BONG BONG BONG! This well-titled graphic novel would work well as a movie. James Heffron's concept is fairly simple, a small town is overrun with zombies after a plague-pit mixes with a holy relic, bringing the recently dead back to life and hungry for flesh. Our POV characters are a templar knight, an amnesiac ex-pirate nun, a young child with a pet frog, a blacksmith with a dark past, and a Japanese ambassador trapped in a foreign land. You can see why these leads would play so well in a movie, this is a fairly classic looking group that would hit all the right demographics. I do wish I could have seen more from Rosalyn, the pirate-nun. Her design work in the sketchbook was neat, she had a Solomon Kane-style design that was interesting. That said, the reasoning for leaving her reveal out of the core story makes sense too, as her background would steal from the Blacksmith's. I enjoyed seeing the Templar knights as a holy force ready to deal with a zombie outbreak. Knights vs. zombies isn't something we see too often. I also liked that there wasn't a lot of time spent dealing with figuring out what these zombies were, how to kill them, or anything like that. The heroes just go to work and start slashing.
The narrative style works fairly well, with an omniscient narrator providing both thoughts and background for the leads. I'm not sure how the poetry worked into the panel borders works, as it doesn't seem to be the same narrator. The running them of church bells plays well throughout the book. The "BONG" sound effects roll across the pages, ignoring panels and other breaks. In these times, that would really be the only way to communicate across the whole town. The ever-present sound effect is a constant, again, something that would play well in a movie. The only time I noticed a break was when the merciless ruler of the land is overrun. As his house falls, the bell cuts off.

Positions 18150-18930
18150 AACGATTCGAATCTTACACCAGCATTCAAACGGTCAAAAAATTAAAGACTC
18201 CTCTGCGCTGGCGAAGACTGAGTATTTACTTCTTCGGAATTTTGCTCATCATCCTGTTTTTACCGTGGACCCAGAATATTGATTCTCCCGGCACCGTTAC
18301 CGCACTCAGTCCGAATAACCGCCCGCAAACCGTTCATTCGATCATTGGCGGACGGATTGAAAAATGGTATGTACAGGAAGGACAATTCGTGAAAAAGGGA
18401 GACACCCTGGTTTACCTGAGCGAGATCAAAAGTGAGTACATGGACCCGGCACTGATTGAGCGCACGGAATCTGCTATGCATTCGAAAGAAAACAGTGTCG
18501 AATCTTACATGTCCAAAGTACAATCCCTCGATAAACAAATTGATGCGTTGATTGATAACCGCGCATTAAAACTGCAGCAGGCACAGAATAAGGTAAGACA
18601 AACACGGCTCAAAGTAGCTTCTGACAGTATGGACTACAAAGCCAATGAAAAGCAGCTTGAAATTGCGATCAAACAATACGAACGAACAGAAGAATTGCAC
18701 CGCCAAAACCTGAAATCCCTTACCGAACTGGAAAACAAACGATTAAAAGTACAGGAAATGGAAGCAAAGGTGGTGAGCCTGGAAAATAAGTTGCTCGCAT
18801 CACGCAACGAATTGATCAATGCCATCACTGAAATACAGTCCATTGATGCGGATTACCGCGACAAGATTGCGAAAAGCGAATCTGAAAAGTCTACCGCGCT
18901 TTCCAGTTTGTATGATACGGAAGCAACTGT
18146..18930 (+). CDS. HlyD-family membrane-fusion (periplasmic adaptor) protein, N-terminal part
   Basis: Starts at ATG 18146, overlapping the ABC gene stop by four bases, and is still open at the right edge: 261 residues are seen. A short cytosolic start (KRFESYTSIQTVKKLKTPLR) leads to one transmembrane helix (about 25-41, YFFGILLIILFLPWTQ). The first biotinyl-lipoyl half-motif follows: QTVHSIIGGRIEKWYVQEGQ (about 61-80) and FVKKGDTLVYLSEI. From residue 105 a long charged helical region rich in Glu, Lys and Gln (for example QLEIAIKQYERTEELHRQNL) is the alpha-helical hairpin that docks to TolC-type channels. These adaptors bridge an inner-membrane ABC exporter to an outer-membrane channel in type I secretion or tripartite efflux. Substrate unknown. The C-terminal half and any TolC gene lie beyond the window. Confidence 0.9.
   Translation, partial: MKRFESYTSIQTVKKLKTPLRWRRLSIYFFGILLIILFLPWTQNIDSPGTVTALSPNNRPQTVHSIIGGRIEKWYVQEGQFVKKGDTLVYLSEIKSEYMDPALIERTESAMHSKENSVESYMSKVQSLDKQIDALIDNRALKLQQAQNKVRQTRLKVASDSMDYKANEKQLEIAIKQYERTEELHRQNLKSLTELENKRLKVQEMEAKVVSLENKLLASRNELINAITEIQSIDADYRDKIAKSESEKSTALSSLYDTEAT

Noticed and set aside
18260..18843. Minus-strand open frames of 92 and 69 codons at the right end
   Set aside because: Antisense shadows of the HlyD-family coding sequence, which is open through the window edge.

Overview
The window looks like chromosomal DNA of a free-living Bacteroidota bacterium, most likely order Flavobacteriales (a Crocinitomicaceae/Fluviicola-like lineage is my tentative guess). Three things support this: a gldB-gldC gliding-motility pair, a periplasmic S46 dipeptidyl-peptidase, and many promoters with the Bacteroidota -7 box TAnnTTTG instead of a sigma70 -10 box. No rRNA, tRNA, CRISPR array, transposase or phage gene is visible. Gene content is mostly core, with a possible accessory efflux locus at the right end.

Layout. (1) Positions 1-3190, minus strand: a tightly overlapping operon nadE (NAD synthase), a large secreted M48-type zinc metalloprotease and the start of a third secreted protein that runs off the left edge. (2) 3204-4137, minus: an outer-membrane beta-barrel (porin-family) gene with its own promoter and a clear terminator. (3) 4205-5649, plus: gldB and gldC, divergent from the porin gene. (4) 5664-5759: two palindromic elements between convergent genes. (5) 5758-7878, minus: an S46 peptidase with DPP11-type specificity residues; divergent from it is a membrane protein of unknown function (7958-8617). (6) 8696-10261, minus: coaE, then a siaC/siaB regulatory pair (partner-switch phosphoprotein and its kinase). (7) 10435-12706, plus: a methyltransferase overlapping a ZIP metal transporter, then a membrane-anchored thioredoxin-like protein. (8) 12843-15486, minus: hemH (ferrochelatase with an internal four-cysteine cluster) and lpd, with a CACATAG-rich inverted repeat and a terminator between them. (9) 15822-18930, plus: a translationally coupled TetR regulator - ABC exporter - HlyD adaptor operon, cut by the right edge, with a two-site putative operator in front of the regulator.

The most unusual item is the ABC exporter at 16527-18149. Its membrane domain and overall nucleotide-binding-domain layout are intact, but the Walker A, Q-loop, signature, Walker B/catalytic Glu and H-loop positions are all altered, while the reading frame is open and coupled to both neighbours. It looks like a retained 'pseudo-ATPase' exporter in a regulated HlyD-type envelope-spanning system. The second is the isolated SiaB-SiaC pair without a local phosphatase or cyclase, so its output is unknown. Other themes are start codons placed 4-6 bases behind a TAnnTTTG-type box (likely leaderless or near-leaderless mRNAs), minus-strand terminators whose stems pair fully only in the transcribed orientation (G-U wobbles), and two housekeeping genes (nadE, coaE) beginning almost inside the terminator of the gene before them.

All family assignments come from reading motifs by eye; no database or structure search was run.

I'm not sure I felt I had enough background with the templars or with the ruler, since their history was responsible for the main story's development. As I said, the strength of this graphic novel is the main plot, the script and characterization may have benefitted from some refocusing, but the core concept is strong and easily pulls in the reader.
I'm not sure that the pacing works perfectly, as a lot of text is spent world-building. I think perhaps a bit clearer art would have made some of that work unnecessary. I think the initial penciller Mario Guevara was a bit clearer on storytelling, although it does seem like regular artists Manuel Martin and Jason Millet handle the horror elements well. Their templars also looked good and heroic.